For me, the hours I spent playing “D&D” with my friends in my late teens were some of the best gaming experiences I ever hard. I wish I’d been able to get a “Call of Cthulhu” group going, mind you, but it came out too late for me.
4) A spectator sport.
If a game is good enough that people will pay to watch it played, you need to understand what it’s like to play it. This gives you an insight into the theatrical aspects of games that you wouldn’t easily get from merely observing the performance. You don’t actually have to be any good at the game, and the game itself doesn’t have to be all that good either (in my case, “Snooker” fits both those categories); the important thing is to understand what gives a game presence. I don’t care whether it’s high
skill, clever strategy, viscerality, physicality – if you don’t play it, you won’t appreciate it.
In my own case, I played “Association Football” (yeah, soccer) at school (attacking midfielder if you must know); I was good, but we were never taught any skills or anything and most games descended into kicking matches. I nevertheless found out what made it “the beautiful game”, though.
5) A game in which you can lose actual money.
There is a dark side to games, and gambling gives people a chance to sense it. Personally, I don’t like playing games for money at all; however, a lot of people love it. Everyone has their limits, though.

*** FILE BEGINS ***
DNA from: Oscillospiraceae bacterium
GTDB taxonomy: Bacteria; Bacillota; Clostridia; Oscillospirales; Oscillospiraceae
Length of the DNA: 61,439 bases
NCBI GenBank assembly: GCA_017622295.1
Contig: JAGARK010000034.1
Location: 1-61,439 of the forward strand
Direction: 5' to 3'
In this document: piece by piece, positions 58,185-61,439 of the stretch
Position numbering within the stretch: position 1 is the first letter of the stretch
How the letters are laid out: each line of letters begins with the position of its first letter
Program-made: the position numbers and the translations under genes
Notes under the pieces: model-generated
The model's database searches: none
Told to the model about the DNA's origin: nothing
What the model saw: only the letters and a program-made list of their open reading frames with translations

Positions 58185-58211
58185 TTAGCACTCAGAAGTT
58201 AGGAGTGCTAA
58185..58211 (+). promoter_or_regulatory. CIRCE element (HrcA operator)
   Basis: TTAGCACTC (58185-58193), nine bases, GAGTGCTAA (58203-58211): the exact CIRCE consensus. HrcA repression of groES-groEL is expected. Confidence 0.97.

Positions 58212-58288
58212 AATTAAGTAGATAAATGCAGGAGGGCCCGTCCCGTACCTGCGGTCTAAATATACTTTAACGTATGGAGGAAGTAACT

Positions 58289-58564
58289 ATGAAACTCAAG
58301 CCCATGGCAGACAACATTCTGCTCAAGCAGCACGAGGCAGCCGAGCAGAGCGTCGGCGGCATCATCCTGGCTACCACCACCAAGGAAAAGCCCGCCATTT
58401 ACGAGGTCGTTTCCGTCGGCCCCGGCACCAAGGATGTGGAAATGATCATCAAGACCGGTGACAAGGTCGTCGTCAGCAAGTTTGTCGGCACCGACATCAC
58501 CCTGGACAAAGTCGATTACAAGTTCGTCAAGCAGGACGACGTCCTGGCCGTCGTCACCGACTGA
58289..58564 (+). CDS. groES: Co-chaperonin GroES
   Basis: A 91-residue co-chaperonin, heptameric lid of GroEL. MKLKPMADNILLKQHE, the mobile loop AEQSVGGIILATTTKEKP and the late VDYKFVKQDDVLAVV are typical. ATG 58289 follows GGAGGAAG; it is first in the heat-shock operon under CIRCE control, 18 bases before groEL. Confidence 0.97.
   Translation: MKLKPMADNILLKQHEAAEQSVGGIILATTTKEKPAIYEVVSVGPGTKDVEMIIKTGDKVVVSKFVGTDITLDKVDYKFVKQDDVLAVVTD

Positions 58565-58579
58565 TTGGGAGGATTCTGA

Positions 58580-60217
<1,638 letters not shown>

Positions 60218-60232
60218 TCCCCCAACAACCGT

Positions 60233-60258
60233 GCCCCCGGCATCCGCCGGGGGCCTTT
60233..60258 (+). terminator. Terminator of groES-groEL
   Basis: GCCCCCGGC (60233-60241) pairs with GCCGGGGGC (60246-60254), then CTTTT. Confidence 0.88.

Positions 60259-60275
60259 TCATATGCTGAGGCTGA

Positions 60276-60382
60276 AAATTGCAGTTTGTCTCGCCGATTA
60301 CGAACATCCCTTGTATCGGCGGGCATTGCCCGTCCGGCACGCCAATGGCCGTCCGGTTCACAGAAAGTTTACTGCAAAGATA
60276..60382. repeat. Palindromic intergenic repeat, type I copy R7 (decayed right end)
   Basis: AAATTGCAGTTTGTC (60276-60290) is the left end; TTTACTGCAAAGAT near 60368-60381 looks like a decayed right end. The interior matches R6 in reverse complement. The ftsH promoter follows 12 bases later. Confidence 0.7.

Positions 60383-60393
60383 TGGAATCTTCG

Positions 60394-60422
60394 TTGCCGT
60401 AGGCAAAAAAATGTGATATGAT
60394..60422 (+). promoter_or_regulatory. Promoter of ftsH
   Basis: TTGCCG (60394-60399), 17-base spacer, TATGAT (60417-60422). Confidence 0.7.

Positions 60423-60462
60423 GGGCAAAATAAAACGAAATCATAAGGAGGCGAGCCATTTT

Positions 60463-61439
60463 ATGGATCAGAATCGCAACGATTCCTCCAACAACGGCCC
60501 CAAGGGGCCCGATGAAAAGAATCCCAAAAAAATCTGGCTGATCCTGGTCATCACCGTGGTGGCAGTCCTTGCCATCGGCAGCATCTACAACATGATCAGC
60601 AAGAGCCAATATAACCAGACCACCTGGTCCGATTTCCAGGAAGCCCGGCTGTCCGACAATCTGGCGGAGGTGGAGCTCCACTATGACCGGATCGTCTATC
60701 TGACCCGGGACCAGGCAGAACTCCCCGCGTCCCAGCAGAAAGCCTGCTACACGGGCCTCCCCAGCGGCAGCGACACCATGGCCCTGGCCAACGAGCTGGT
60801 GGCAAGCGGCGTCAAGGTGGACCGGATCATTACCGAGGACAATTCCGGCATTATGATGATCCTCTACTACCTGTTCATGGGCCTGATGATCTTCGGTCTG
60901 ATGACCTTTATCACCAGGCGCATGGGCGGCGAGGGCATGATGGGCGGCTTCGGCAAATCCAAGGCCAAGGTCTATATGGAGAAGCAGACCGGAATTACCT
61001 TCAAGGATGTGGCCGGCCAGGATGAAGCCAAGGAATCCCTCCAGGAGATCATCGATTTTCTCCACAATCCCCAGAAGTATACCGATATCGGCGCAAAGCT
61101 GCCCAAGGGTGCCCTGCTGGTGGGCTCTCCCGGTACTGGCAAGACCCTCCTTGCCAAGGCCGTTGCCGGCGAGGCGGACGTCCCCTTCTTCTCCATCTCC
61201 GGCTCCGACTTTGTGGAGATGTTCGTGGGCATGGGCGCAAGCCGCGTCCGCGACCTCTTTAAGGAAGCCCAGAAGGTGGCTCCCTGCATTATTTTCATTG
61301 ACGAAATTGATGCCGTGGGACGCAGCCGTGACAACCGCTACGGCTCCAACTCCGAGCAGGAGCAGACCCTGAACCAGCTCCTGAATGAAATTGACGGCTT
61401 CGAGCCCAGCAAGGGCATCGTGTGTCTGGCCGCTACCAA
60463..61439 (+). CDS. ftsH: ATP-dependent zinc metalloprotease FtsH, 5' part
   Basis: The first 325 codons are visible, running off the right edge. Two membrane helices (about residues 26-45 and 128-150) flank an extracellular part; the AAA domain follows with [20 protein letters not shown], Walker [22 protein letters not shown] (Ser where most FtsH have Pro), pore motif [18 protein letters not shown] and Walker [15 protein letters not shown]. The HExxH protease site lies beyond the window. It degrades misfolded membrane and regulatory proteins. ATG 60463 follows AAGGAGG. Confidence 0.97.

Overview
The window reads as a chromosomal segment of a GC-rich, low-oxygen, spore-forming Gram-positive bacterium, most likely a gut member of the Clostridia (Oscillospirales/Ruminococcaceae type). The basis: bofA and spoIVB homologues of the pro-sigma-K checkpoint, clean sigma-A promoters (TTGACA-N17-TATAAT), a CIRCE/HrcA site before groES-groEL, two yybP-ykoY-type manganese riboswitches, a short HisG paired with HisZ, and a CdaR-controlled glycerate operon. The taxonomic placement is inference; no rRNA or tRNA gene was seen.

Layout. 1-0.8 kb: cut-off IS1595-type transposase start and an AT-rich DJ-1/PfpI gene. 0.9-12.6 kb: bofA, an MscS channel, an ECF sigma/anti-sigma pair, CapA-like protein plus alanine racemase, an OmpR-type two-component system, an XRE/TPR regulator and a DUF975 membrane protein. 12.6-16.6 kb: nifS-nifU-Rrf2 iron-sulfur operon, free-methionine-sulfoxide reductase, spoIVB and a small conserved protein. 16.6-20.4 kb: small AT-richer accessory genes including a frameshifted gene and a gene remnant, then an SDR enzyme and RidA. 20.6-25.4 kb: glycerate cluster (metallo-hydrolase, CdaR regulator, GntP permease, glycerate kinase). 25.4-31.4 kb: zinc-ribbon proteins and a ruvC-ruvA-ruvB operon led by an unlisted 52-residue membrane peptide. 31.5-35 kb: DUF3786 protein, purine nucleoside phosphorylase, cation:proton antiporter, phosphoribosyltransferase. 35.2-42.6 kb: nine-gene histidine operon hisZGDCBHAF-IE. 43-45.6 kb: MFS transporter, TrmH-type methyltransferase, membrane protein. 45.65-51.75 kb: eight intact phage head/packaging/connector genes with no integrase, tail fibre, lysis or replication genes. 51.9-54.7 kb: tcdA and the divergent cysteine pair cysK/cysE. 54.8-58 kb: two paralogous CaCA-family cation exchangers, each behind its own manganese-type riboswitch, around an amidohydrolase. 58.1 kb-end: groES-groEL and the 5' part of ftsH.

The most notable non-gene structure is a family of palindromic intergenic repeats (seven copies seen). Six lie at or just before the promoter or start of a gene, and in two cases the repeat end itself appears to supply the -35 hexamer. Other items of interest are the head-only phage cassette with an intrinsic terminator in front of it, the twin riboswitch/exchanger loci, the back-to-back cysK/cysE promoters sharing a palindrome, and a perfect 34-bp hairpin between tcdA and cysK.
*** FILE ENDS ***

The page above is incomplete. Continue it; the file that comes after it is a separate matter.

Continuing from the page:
For some, gambling games are at their best when the amounts involved actually hurt if you lose them; for others, it’s the amounts that can be won that make the difference. The point of playing a gambling game from the perspective of this list is to gain an appreciation of the morality of games. When something stops being “just a game” and starts to take over the player’s life, that’s potentially a bad thing. Unless
you’ve seen it (or something close to it), you’re never going to understand that fully. Gambling games let you do that. Warning: you run a big risk with this if it turns out you’re the one who gets hooked…
For me, I used to play “Poker” with my friends over lunch when I was 17 or 18. We played for Tic-Tac mints. This was before “Texas Hold ‘Em” got big, so we’d play mainly “Draw Poker”, “5-Card Stud”, “7-Card Stud” or, occasionally, “Montana Red Dog”. We stopped playing when one of my friends, who consistently lost, had to borrow money to buy more Tic-Tacs; I decided things had gone far enough, and called
the lunchtime sessions off. From that point on, no way would I design a game that deliberately tried to addict someone to it.
6) A game released in the year you were born.
Most games are built on the foundations of games that went before them, and an appreciation of their history means you appreciate the games themselves more. Games have a very long history (indeed, they go back into prehistory), but a modern game is unlikely to quote directly from ancient archetypes. They’re more probably going to quote from games from the generation before them. You therefore need to
play a bunch of old games to see where the advances were made. Unfortunately, “old” is a relative term: what you think is old might, to me, seem fairly new. What’s old enough for both of us is something from the year we were born in (or a year close to that). Play a game from back then and see how things have (or haven’t) changed. Bonus: you’re almost guaranteed to notice the gameplay more than you do in a (what currently looks) slick, modern game.